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c++ calling c functions

 
 
teju
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      12-05-2007
hi,

i am trying 2 merge 2 projects into one project.One project is using c
language and the other one is using c++ code.

both are working very fine independently.But now i need to merge both
and my c++ code should call c code.but when i tried to call a function
in c code externing that function in my c++ code, i am getting
unresolved external symbol error. Whatever i try its giving more and
more errrors...so is it possible to merge 2 projects?

if so how can i do that?

please reply....

- Thejaswini
 
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Sheth Raxit
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      12-05-2007
On Dec 5, 9:20 am, teju <(E-Mail Removed)> wrote:
> hi,
>
> i am trying 2 merge 2 projects into one project.One project is using c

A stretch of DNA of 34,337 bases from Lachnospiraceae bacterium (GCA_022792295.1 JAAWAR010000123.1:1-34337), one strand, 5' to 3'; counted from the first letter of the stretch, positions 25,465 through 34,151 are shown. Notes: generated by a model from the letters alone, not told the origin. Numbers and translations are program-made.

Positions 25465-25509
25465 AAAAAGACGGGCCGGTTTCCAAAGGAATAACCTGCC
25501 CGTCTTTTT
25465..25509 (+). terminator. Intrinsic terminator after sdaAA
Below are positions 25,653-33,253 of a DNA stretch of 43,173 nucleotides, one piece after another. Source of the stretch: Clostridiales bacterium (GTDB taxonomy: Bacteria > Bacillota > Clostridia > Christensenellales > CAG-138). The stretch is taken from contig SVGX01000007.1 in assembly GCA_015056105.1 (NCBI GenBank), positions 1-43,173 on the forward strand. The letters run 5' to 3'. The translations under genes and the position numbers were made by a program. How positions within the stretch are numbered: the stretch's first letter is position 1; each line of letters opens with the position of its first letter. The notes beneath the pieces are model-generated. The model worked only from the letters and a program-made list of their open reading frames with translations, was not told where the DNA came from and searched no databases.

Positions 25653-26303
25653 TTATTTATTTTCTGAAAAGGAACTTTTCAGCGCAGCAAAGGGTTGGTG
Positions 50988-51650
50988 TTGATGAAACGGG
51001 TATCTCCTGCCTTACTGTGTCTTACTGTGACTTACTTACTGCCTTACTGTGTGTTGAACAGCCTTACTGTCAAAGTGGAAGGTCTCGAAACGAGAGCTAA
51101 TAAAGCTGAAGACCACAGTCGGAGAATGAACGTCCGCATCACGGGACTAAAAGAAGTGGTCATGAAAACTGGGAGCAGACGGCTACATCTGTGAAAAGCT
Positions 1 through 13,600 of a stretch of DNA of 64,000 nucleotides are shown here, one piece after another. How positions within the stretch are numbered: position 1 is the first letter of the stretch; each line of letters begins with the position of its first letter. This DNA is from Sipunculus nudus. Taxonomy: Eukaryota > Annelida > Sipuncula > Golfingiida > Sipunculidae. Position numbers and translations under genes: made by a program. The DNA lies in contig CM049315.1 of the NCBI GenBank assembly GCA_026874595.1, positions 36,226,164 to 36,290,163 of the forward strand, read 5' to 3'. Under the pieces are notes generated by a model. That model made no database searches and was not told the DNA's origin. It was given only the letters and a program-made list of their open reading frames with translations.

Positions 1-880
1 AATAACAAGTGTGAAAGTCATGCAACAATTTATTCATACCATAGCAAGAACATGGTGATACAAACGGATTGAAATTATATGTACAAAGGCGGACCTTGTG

> language and the other one is using c++ code.
>
> both are working very fine independently.But now i need to merge both
> and my c++ code should call c code.but when i tried to call a function
> in c code externing that function in my c++ code, i am getting
> unresolved external symbol error. Whatever i try its giving more and
> more errrors...so is it possible to merge 2 projects?
>
> if so how can i do that?

this is nice article about what you want <mixing of c and c++ code>
http://developers.sun.com/solaris/articles/mixing.html
hope it will helpful.
>
> please reply....
>
> - Thejaswini


-Raxit Sheth
 
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CBFalconer
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      12-05-2007
teju wrote:
>
> i am trying 2 merge 2 projects into one project.One project is
> using c language and the other one is using c++ code.
>
> both are working very fine independently.But now i need to merge
> both and my c++ code should call c code.but when i tried to call
> a function in c code externing that function in my c++ code, i am
> getting unresolved external symbol error. Whatever i try its
> giving more and more errrors...so is it possible to merge 2
> projects?
>
> if so how can i do that?


Follow the following organization. The result works for both C and
C++.

----------- note from here on --------------
/* a C header file for linking to C++ */

/* the normal provisions for skipping on a second request */

#ifdef __cplusplus
extern "C"
{
#endif

/* Here is the complete .h file, as used in C */